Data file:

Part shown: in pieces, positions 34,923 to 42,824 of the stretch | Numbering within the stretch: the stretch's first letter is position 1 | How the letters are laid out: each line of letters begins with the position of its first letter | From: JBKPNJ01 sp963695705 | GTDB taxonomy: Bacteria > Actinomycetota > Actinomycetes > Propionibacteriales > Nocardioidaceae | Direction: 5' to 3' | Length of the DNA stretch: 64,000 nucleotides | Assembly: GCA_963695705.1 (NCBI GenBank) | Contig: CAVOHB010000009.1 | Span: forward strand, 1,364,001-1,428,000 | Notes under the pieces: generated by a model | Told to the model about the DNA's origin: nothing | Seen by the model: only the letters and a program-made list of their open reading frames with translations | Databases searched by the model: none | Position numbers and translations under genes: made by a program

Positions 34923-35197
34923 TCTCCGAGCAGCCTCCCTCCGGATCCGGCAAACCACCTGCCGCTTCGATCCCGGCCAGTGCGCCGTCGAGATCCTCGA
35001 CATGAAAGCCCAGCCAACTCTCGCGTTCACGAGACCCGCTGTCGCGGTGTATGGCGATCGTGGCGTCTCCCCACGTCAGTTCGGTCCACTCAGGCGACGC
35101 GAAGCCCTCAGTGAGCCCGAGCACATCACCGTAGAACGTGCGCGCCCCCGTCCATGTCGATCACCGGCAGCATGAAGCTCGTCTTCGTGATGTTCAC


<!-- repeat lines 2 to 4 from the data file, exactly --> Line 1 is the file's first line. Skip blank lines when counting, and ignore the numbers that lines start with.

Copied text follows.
Positions 34923-35197
34923 TCTCCGAGCAGCCTCCCTCCGGATCCGGCAAACCACCTGCCGCTTCGATCCCGGCCAGTGCGCCGTCGAGATCCTCGA
35001 CATGAAAGCCCAGCCAACTCTCGCGTTCACGAGACCCGCTGTCGCGGTGTATGGCGATCGTGGCGTCTCCCCACGTCAGTTCGGTCCACTCAGGCGACGC